(ANTIMEDIA) Alice Salles — This year’s Olympics have a particularly romantic setting: Rio de Janeiro.
In the 1950s and 60s, Rio’s most prominent artists were international stars, which made the popularity of “Bossa Nova” the perfect opportunity for Brazilians to share their culture and approach to life with the world. But throughout the following decades, Brazil changed considerably in the eyes of foreigners. It became the land of corruption, misery, police brutality, and a savage drug war, which was partially responsible for over 60,000 homicide cases in 2014, alone.
But as athletes from all corners of the globe compete in the Olympic spirit, news outlets forget about the country’s problems.
Here’s a rundown of the five most concerning issues facing tourists, athletes, and Brazilians themselves during this year’s leading international sporting event.
1. In Brazil, political protesters are granted very little freedom of speech (that’s why they are threatening to extinguish the Olympic torch)
On May 10, 2016, disgraced then-president Dilma Rousseff signed a bill into law that prohibits individuals from holding political protests in publicly-owned stadiums — where all Olympic games are currently being held. While some protesters claim this policy was designed by the interim president, former Vice President Michel Temer, the law is actually a product of Dilma’s time in office. Citing Article 28 from Law 13.284, police officers are now asking protesters to either leave the stadiums or destroy any material they are using to protest politicians while watching the games.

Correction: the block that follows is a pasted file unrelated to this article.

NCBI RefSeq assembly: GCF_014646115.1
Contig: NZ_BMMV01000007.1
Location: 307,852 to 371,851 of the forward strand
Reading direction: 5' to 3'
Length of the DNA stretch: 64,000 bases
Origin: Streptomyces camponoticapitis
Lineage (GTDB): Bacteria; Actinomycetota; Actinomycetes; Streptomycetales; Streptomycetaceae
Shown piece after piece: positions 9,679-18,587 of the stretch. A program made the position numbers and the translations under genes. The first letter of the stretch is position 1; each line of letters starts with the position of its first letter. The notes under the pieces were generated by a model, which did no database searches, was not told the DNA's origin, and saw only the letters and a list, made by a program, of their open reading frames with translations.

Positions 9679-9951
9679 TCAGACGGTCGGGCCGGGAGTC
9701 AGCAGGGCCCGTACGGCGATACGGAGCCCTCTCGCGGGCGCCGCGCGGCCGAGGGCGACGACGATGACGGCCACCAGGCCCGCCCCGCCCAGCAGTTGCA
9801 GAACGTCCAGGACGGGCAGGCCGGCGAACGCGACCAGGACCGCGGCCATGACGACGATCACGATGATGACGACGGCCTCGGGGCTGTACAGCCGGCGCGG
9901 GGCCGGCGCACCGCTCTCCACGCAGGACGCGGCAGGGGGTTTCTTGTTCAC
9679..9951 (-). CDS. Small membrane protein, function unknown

Recently, Al Jazeera reported on a group of protesters threatening to blow out the Olympic torch. They are protesting the cost of the games, among many other issues.
“In addition to the Games’ $12bn price tag,” Al Jazeera reported, “anti-torch protesters are calling for more accountability from elected officials after a massive corruption scandal focused on the state oil company ensnared dozens of high-level politicians.”
A man whose unsuccessfully attempted to extinguish the torch claimed he did so because he is “against the current president, and the ‘coup.’” But according to a group of torch-blowing protesters who used Facebook to organize their events, the idea behind the “prank” is not only focused on Temer. The protesters intend to “show Brazil and the world that we are unhappy with the current political and economic situation in the country, where WE do not want these OLYMPICS. [sic]”